Why are there some additives in plastics?
Additives change the characteristics of a plastics material to give it new properties. They can help to make plastics more colourful, stronger, cleaner or safer.
Additives provide an extensive range of valuable performances to plastics:
Plasticisers give flexibility, for example, in shower curtains or flexible tubes when added to PVC (polyvinyl chloride)
Antioxidants help maintain mechanical properties under heat and oxygen ageing
Antistatic agents help to prevent the build-up of a static charge on a plastic surface
Impact modifiers enable plastics to absorb shocks and impacts without cracking and could be used in applications like vehicle safety or crash helmets
Ultraviolet (UV) blockers protect eyes and skin from sun radiation, for example, in sunglasses or vehicle glass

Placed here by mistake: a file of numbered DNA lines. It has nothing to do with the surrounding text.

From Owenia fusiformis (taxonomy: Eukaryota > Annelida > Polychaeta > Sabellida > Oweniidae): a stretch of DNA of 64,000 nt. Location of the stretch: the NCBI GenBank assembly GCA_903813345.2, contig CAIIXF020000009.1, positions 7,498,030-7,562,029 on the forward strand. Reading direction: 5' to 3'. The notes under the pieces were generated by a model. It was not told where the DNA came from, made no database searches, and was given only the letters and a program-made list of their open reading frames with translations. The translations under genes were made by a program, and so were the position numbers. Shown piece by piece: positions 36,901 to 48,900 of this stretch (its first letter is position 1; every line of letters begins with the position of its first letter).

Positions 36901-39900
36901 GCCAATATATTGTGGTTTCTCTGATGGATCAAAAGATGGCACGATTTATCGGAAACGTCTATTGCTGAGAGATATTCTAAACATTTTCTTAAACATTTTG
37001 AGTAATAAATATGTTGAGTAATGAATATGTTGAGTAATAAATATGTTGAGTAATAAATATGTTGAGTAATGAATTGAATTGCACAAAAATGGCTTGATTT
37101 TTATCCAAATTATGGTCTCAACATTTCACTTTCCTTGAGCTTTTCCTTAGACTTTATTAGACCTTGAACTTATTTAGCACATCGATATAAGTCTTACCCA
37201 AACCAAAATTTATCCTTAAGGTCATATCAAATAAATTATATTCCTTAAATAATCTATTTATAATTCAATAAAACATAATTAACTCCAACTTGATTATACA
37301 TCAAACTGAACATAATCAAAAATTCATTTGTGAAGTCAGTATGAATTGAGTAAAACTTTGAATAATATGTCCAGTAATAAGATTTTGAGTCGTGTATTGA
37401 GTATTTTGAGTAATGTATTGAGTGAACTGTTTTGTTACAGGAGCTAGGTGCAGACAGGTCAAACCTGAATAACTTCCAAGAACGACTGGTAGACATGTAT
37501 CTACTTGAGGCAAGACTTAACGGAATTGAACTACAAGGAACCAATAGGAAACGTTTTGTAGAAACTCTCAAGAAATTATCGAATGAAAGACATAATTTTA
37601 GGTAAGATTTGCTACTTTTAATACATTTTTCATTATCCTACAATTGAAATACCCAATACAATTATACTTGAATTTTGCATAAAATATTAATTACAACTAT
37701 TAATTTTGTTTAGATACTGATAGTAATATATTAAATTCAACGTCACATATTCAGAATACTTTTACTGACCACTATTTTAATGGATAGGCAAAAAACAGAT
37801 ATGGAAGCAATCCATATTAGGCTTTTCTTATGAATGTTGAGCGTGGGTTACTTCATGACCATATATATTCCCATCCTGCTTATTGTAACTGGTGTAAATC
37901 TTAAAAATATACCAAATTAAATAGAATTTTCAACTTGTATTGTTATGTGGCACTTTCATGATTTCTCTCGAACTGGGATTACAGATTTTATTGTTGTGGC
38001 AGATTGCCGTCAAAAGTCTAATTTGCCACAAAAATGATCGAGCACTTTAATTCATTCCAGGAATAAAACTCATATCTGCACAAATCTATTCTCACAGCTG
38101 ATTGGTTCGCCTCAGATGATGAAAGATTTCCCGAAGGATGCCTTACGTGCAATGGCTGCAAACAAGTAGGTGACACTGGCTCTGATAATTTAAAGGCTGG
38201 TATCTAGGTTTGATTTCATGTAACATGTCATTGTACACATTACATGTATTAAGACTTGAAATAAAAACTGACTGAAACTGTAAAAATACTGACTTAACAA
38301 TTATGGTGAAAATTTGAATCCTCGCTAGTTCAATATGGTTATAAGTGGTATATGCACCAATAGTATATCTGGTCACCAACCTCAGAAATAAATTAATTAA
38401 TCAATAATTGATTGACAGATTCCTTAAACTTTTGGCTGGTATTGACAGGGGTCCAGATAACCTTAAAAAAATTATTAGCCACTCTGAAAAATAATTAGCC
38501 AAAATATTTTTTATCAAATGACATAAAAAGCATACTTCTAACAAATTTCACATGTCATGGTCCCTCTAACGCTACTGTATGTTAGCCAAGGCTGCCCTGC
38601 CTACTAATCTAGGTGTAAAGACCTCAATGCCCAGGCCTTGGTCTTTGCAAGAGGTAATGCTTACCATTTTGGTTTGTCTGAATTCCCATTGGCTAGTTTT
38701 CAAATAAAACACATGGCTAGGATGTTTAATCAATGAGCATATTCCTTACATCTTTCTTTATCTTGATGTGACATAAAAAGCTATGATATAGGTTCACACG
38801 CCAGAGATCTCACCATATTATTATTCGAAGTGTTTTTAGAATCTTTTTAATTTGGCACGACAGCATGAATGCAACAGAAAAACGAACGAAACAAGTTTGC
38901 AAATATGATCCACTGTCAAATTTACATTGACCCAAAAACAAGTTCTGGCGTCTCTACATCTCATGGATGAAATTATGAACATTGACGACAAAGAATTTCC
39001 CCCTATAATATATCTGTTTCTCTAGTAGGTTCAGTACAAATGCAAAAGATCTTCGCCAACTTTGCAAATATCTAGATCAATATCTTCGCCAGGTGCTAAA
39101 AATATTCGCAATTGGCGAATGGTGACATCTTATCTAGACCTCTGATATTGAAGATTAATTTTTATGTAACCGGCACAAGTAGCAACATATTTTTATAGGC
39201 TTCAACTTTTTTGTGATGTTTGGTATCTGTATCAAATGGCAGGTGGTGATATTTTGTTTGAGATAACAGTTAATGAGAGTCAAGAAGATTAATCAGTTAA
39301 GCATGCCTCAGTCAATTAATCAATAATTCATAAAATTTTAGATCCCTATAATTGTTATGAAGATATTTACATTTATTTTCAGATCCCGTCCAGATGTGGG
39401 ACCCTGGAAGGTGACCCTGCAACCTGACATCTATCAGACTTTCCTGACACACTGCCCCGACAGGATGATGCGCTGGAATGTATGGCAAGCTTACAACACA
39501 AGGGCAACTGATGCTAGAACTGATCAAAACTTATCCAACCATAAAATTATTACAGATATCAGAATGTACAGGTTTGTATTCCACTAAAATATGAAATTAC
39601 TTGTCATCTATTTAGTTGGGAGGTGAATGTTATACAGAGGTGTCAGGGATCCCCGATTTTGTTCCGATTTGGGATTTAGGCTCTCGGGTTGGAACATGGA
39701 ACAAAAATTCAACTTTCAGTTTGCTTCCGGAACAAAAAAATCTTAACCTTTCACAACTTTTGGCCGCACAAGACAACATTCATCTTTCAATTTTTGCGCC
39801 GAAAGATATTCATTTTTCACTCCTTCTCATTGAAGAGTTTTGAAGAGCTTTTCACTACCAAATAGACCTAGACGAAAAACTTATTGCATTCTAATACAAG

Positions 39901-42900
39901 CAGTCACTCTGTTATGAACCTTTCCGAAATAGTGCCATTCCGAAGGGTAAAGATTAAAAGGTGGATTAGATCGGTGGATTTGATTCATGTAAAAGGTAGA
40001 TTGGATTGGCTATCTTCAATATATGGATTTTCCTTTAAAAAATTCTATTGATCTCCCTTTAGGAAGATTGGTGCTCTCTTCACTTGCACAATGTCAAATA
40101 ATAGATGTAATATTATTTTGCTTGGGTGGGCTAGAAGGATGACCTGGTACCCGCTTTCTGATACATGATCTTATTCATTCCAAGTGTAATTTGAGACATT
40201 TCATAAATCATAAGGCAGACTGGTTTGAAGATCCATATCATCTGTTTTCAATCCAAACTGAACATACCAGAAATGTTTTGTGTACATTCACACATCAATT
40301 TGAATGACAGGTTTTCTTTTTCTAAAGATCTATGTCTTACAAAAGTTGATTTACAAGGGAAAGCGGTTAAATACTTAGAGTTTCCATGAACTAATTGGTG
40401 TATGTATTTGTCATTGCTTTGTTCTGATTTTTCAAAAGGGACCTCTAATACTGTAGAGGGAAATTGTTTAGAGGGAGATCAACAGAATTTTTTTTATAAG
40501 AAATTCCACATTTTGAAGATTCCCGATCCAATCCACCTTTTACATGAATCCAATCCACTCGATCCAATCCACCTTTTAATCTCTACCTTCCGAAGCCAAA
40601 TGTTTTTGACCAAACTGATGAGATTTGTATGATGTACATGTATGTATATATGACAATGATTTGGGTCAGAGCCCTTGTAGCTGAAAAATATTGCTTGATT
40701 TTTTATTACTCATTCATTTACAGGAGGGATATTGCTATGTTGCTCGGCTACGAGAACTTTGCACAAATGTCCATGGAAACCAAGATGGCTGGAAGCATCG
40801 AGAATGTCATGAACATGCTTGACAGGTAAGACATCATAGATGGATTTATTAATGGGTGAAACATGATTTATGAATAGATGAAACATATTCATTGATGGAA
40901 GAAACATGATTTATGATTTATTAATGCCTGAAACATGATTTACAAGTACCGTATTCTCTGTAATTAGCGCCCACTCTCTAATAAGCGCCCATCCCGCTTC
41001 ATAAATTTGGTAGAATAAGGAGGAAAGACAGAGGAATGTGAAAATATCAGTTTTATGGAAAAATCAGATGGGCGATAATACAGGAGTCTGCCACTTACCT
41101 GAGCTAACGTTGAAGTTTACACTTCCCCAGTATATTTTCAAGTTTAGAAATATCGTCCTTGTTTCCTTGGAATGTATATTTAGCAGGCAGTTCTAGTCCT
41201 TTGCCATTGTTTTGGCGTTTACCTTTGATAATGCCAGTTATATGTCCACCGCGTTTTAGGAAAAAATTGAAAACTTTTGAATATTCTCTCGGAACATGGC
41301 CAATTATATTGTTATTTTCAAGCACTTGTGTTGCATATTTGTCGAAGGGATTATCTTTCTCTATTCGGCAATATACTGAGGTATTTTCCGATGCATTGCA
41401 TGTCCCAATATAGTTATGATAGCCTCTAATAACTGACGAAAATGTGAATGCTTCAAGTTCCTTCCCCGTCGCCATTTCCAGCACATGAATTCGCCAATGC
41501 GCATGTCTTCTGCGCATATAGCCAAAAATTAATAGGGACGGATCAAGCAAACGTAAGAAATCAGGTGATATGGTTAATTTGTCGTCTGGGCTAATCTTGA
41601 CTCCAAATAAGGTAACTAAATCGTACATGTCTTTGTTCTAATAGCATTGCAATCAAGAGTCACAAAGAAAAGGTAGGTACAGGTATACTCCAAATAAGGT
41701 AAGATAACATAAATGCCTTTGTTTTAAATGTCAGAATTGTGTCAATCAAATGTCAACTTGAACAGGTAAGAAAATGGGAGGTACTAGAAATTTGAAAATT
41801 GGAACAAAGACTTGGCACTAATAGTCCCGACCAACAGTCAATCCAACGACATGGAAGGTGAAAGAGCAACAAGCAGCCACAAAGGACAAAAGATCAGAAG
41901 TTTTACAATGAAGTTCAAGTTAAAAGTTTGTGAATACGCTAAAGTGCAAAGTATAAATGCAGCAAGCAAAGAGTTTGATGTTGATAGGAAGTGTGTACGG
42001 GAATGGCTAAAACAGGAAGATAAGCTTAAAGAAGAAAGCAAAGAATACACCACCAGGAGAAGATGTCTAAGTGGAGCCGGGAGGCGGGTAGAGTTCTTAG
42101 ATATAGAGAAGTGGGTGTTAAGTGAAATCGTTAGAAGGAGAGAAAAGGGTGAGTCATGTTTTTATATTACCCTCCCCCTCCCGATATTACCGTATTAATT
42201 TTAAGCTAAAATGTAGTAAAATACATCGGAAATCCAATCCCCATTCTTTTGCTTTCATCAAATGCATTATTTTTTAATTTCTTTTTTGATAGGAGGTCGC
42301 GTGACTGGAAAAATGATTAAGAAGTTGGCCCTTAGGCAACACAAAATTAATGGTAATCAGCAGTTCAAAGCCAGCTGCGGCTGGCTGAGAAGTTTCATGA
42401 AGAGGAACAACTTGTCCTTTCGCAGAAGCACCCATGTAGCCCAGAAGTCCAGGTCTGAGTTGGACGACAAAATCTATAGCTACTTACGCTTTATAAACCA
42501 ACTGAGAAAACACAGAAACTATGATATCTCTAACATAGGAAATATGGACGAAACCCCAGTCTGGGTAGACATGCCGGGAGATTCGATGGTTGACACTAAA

Pigments provide colours (or translucency) to plastics, making them more aesthetically appealing, for example, in toys or furniture
Flame retardants improve the resistance of materials to fire, for example, coverings for soft furnishings or electrical applications
In addition to bringing extra properties to polymers, additives can also be used to enhance the manufacturing processes of plastics products:
Lower production temperatures equal lower energy expenditure
Optimised material consumption results in better resource efficiency
Improved flow properties (melting, moulding, drying, etc.) translate into lower manufacturing costs
Additives, by making products last longer, contribute to the reduction of raw materials consumption. They also make plastics easier to process – thus reducing potential waste in the manufacturing process.
Our world today would be a lot less safe, a lot more expensive and a great deal duller without the additives that turn basic polymers into useful plastics.
Additives can migrate from plastics to other environments but in minimal amounts. To ensure consumer safety in more sensitive applications (such as food contact, medical devices, toys), the migration potential of additives out of plastics is evaluated and controlled by industries and governing bodies, and safe limits are defined by legislation.
As plastics and sciences evolve, the safety requirements adapt accordingly.